7. Periodic training and Orientation Programme: The Central Government and each State government shall provide periodic training including orientation programs, sensitization workshops, and refresher courses to any or all persons coming in contact with kids, to sensitize them about child safety and protection.

Sanctions under the POCSO Act

The offences of sexual assault against children are extremely heinous and barbaric. Hence, the punishments meted out for committing this kind of offence are also stringent. The sanction imposed on people sexually abusing kids are:

  1. Penetrative sexual assault (Section 3): Any kind of penetration, to an extent that he penetrates his penis into the vagina, mouth, anus, or urethra of a child or makes a child do so with him or any other person. Punishment: A Person committing this offence is punished with imprisonment of not less than 10 years which may extend to imprisonment for life. Penetrative sexual assault on a child below 16 years shall be punished with imprisonment for a term not less than 20 years, however extending to imprisonment for life.
  2. Aggravated Penetrative Sexual Assault (Section 5):  Any assault committed by a person of trust or authority. One of the offences that will be considered as aggravated penetrative sexual assault is the offence of making a child strip or parade naked in public. Punishment: Imprisonment of not less than 10 years which may extend to rigorous life imprisonment and also liable for fine (Section 6).
  3. Sexual assault: “Whoever with the sexual intent touches the vagina, penis, anus or makes the child touch the vagina, penis, anus of such person or any other person or does any act with sexual intent which involves physical contact without penetration is known as sexual assault. (Section 7) Punishment: Whoever, commits sexual assault,  shall be punished with imprisonment of either description of a term which shall not be less than 3 years, however, it may extend to 5 years and also be liable for fine. (Section 8)
  4. Aggravated sexual assault (Section 9): Whoever commits this type of offence is punishable with the imprisonment of not less than 5 years which may extend to 7 years and fine.
  5. Sexual Harassment of the child (Section 11): Sexual harassment is a behavior characterized by making inappropriate and unwelcome sexual comments or physical advances. Punishment: The person is punished with an imprisonment of almost 3 years accompanied by a fine. (Section 12)
  6. Use of child for a pornographic purpose (Section 14): A person who uses a child for any kind of pornographic purpose is sanctioned with imprisonment of five years along with a fine which may later exceed to 7 years and a  fine in the event of a subsequent conviction. (Section 14(1)).

Other punishments related to child pornography

  1. Whoever stores or possess pornographic material in any form involving a child, but doesn’t delete or destroy or report about the material to the designated authority, to share or transmit child pornography shall be fined for not less than Rs.5000 and in the event of subsequent conviction shall be fined for not less than Rs.10,000.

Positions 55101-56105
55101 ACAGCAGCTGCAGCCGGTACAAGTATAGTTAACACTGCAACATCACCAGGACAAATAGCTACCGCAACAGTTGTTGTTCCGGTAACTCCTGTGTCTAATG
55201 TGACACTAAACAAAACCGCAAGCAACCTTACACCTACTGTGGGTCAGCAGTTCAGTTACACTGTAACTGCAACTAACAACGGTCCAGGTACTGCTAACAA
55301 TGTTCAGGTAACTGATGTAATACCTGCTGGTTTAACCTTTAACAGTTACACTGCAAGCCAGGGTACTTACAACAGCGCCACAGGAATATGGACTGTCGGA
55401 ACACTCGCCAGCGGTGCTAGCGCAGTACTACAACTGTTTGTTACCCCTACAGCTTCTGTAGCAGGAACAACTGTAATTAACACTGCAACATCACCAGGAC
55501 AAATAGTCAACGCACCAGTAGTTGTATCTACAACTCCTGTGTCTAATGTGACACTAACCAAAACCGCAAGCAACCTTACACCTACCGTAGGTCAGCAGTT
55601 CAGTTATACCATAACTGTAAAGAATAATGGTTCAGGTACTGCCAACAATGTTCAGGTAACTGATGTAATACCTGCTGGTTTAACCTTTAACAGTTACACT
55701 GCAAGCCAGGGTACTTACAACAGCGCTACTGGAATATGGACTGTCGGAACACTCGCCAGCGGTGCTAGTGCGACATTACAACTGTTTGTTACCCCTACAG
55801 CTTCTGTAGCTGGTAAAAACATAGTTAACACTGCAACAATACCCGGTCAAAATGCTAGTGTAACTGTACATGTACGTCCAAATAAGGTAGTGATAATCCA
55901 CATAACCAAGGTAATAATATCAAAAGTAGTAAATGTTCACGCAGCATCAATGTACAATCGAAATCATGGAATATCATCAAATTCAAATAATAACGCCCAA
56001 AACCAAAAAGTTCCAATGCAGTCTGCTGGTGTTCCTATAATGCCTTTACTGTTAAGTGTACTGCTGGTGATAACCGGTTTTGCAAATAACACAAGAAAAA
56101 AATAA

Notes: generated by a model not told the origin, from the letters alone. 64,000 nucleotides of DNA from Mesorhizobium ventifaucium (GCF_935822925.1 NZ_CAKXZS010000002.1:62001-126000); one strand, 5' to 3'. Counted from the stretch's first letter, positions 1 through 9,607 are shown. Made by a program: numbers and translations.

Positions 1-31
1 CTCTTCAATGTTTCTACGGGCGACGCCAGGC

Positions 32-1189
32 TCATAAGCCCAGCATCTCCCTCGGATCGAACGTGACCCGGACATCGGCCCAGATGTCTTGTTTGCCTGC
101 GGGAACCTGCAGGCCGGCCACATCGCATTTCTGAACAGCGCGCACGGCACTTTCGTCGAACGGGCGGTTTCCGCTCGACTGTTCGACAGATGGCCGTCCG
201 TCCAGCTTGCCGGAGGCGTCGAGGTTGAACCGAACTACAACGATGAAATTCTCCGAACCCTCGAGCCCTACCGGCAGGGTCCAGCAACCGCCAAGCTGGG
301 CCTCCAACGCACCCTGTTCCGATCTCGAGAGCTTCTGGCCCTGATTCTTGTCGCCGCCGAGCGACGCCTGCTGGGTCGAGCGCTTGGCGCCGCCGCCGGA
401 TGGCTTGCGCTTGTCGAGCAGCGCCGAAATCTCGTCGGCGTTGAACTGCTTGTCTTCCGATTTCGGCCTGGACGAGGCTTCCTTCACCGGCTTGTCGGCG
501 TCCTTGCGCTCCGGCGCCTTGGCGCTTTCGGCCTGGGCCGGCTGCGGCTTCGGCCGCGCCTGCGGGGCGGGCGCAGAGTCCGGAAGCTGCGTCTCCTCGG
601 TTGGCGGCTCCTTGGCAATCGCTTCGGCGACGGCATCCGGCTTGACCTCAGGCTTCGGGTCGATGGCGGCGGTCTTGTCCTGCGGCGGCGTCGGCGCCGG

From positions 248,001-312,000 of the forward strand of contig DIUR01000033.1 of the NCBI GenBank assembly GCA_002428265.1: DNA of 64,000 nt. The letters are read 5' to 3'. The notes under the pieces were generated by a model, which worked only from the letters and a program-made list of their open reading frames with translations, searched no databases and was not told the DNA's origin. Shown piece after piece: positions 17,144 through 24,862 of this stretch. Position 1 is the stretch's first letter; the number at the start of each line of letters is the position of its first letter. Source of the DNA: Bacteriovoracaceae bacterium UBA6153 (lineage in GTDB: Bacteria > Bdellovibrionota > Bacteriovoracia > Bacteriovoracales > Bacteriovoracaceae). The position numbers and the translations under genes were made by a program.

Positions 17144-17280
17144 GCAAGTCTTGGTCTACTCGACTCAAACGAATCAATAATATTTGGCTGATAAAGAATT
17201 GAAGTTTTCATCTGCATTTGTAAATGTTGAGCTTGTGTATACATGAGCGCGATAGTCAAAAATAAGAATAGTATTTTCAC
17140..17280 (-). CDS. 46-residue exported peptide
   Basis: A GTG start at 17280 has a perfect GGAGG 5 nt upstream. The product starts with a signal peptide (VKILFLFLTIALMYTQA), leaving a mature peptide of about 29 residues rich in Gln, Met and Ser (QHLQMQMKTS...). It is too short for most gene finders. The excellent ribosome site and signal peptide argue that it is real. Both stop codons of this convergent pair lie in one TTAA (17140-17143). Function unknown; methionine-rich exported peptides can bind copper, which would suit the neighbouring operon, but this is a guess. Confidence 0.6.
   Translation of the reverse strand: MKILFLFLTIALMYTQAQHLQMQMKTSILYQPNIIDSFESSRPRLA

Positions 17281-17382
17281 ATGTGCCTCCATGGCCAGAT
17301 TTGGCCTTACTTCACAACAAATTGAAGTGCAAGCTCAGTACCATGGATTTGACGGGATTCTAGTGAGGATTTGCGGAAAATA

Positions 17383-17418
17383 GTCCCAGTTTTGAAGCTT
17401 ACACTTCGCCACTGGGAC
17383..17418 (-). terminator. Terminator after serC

2. Whoever stores or possesses child pornographic material for commercial purposes shall be imprisoned for a term not less than 3 years which may extend to 5 years;  or with a fine or with both. On the second conviction, imprisonment term increases to not less than 5 years which may later exceed up to 7 years, and also fine.
  3. Whoever stores or possess material showcasing child pornography for transmitting, propagating, distributing, or displaying the material in any manner except for the purpose to report as prescribed or for use of evidence in a court shall be sanctioned with imprisonment of either description of imprisonment for 3years, or with a fine, or both.

Landmark judgments that laid the foundation of the POCSO Act

  1. Ghanashyam Mishra vs.The State (27 November 1956):  Ghanashyam, the accused, was a teacher in the same school as the 10 -year old girl.  At noon, when the girl was passing from the side of the school premises, the accused called her inside the schoolroom and raped her. After feeling considerable pain, the girl tried to raise an alarm. However, the accused offered her two anna pieces to pacify her and asked her to not reveal his identity to anyone. The Orissa High Court held that the offence committed by the accused was aggravating in nature. The accused took advantage of his position and authority by inducing the girl to come inside the room and commit such an awful act, the repercussions of the same might even ruin the future of the young girl. To ensure that appropriate justice is done to the girl, the court ordered to increase the punishment of the accused to seven years along with a liability to pay a  fine to the girl and her family.
  2. Gurucharan Singh vs. the State of Haryana (13th September 1972): A girl under 16 years was induced to go to a particular house and from there to the accused house who forcibly took her to a field outside the village and committed rape on her. Gurucharan Singh was held liable under sections 366 and 376 of the IPC.  There was no presence of any marks on the girl’s body confirming rape. However, the court held that the mere absence of marks on the body doesn’t absolve the accused from being punished as the girl was under 16 years. Moreover, it was held that the girl cannot be considered to be an accomplice of the act i.e she didn’t give her consent to the accused of committing the offence.